Better Bible Study Tip #5: Daily Bible Reading is NOT the Key

I’m a big fan of daily Bible reading routines. Like most people, it usually helps me to have a set time of day, with some sort of Bible reading goal to work towards. If having a daily Bible reading routine helps you, you should do it. But better Bible study is not necessarily tethered to having a daily bible reading routine. If we’re not careful, daily Bible reading routines can become, well, routine. It can sometimes become just one of those things on our spiritual checklist. Again, that doesn’t make daily Bible reading routines bad. Boring “checklist” Bible reading is still better than going weeks and months on end without reading our Bibles. But having a daily Bible reading routine doesn’t guarantee that we’re having better Bible study.

Bible study takes more time, effort, and concentration than reading. Good Bible study can be tiring. I don’t know about you, but there’s a lot of days when I just don’t have the time or energy to do deep Bible study. But that shouldn’t discourage us. Some of the most knowledgeable Bible students I know don’t do deep Bible study every single day.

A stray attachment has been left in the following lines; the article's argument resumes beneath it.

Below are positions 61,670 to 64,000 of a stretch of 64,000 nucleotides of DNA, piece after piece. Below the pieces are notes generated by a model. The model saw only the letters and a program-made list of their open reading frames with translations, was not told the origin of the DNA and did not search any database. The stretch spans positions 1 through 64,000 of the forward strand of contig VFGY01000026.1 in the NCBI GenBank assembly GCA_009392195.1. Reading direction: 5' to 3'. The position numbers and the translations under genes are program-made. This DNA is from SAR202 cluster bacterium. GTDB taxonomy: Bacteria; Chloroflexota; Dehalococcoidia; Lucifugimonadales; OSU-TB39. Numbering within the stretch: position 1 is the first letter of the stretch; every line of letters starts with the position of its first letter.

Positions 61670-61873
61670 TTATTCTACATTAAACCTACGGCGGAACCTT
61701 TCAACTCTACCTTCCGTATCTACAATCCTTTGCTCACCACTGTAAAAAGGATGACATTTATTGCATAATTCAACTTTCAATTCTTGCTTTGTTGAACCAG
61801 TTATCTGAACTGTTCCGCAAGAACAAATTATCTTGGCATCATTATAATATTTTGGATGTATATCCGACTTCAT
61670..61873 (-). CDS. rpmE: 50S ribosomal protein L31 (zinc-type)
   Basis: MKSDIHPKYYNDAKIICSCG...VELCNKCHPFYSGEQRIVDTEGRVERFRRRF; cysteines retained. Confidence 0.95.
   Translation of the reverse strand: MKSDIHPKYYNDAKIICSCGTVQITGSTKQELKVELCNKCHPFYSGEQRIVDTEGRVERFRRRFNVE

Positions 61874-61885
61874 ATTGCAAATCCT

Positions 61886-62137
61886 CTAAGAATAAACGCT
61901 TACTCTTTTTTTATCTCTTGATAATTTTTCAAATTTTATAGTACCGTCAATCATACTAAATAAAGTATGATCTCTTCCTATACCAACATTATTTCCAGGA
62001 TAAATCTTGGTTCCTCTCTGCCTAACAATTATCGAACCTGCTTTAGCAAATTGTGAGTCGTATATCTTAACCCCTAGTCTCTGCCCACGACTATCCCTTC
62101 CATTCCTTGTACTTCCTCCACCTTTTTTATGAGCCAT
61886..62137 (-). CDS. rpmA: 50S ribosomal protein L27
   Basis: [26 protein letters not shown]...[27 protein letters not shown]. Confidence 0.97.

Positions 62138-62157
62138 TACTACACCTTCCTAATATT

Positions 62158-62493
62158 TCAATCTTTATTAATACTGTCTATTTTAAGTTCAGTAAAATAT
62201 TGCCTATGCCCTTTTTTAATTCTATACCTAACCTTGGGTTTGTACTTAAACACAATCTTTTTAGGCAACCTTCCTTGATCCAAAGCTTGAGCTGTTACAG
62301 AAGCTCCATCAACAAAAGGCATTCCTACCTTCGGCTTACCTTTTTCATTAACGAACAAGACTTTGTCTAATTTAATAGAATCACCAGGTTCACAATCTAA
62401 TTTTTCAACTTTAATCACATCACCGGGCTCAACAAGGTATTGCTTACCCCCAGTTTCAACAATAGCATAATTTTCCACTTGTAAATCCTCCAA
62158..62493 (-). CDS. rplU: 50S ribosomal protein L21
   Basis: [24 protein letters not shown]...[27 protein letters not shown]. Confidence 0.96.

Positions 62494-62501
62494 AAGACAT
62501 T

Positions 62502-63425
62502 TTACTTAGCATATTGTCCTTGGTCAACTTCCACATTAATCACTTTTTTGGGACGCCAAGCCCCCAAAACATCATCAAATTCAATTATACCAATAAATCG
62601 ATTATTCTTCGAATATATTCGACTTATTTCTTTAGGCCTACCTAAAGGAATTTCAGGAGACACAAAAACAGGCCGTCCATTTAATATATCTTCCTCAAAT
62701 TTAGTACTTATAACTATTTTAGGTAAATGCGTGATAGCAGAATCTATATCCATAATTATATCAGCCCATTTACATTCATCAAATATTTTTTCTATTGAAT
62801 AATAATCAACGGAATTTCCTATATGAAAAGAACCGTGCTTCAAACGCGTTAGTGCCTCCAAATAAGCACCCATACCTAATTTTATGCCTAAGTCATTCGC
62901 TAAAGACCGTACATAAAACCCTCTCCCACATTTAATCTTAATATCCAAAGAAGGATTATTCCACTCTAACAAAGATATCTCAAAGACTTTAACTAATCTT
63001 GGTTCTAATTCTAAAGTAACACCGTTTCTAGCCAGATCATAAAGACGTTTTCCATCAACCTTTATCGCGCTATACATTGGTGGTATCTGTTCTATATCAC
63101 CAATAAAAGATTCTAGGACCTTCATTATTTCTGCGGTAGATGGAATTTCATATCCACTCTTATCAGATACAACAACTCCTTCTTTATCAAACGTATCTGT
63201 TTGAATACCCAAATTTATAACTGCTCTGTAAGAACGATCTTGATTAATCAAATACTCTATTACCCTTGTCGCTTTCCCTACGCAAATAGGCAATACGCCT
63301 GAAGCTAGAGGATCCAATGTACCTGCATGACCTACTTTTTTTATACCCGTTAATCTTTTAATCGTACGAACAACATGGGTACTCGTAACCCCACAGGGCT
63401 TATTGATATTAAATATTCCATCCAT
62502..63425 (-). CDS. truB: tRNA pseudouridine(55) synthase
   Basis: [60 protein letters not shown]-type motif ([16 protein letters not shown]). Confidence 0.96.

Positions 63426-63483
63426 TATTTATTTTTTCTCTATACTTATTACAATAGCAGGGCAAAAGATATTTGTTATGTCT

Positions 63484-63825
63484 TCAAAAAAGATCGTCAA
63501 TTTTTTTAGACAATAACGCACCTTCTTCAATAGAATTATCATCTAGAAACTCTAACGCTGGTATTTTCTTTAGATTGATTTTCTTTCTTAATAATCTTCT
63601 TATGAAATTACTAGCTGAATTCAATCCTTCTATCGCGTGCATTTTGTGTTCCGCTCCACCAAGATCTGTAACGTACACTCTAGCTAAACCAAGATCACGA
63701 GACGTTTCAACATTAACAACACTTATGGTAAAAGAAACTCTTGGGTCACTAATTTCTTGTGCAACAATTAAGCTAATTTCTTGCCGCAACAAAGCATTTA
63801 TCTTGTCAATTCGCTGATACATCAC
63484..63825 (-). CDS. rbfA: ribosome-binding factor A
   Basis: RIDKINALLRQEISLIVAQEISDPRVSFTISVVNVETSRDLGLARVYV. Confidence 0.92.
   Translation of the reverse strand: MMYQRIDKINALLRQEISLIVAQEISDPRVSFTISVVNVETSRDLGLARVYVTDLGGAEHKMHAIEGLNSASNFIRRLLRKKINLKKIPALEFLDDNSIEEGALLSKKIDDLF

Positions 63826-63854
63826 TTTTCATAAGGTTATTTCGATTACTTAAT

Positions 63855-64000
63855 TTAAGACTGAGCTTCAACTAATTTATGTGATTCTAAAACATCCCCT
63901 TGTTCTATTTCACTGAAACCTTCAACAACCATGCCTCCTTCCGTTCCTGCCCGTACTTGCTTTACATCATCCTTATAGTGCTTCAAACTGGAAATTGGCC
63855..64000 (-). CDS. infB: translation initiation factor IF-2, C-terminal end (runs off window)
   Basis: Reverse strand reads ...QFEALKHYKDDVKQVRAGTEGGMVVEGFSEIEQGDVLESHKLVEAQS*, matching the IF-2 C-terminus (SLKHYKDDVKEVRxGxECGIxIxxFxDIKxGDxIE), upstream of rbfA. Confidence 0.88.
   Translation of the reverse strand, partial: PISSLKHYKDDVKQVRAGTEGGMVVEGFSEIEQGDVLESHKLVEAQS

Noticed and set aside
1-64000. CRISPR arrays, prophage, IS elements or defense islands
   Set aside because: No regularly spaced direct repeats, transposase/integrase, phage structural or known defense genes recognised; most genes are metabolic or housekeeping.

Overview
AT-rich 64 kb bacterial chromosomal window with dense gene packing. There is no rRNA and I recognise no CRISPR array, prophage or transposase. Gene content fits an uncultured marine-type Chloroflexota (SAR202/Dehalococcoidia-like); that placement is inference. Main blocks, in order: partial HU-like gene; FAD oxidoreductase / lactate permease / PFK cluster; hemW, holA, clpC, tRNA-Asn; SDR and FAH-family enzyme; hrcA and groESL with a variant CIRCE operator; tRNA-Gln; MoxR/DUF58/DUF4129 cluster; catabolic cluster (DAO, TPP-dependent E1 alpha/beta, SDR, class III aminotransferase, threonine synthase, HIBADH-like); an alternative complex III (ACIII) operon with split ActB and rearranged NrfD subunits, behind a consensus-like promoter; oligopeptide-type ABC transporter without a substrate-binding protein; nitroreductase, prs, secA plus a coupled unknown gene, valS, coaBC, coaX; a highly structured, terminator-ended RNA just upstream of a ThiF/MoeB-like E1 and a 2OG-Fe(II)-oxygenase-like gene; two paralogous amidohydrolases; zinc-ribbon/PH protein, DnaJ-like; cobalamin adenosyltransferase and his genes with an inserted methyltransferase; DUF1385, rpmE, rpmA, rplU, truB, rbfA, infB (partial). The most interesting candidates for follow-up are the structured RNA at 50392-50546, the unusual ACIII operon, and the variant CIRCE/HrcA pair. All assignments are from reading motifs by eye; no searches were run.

The point isn’t that daily Bible reading isn’t good. It is. The point is, we need to be intentional about taking the time to actually think about what we’re reading and to develop clarity about our questions. Ultimately the goal of Bible study is to comprehend and remember Scripture better, not just to have a daily routine for the sake of a routine.

One easy step to improve our Bible study would be to take time throughout the day to think about what we read. Maybe do this while driving down the road, or while mowing grass, or while putting away the dishes. Retrieve some thought from you Bible reading, and meditate on it. Summarize the text to yourself. Think about why it is important. Look for weaknesses your own understanding of the text. Think about questions that you feel like you need to study in more depth. You may be surprised to find just how much it will help you to process text in more meaningful ways.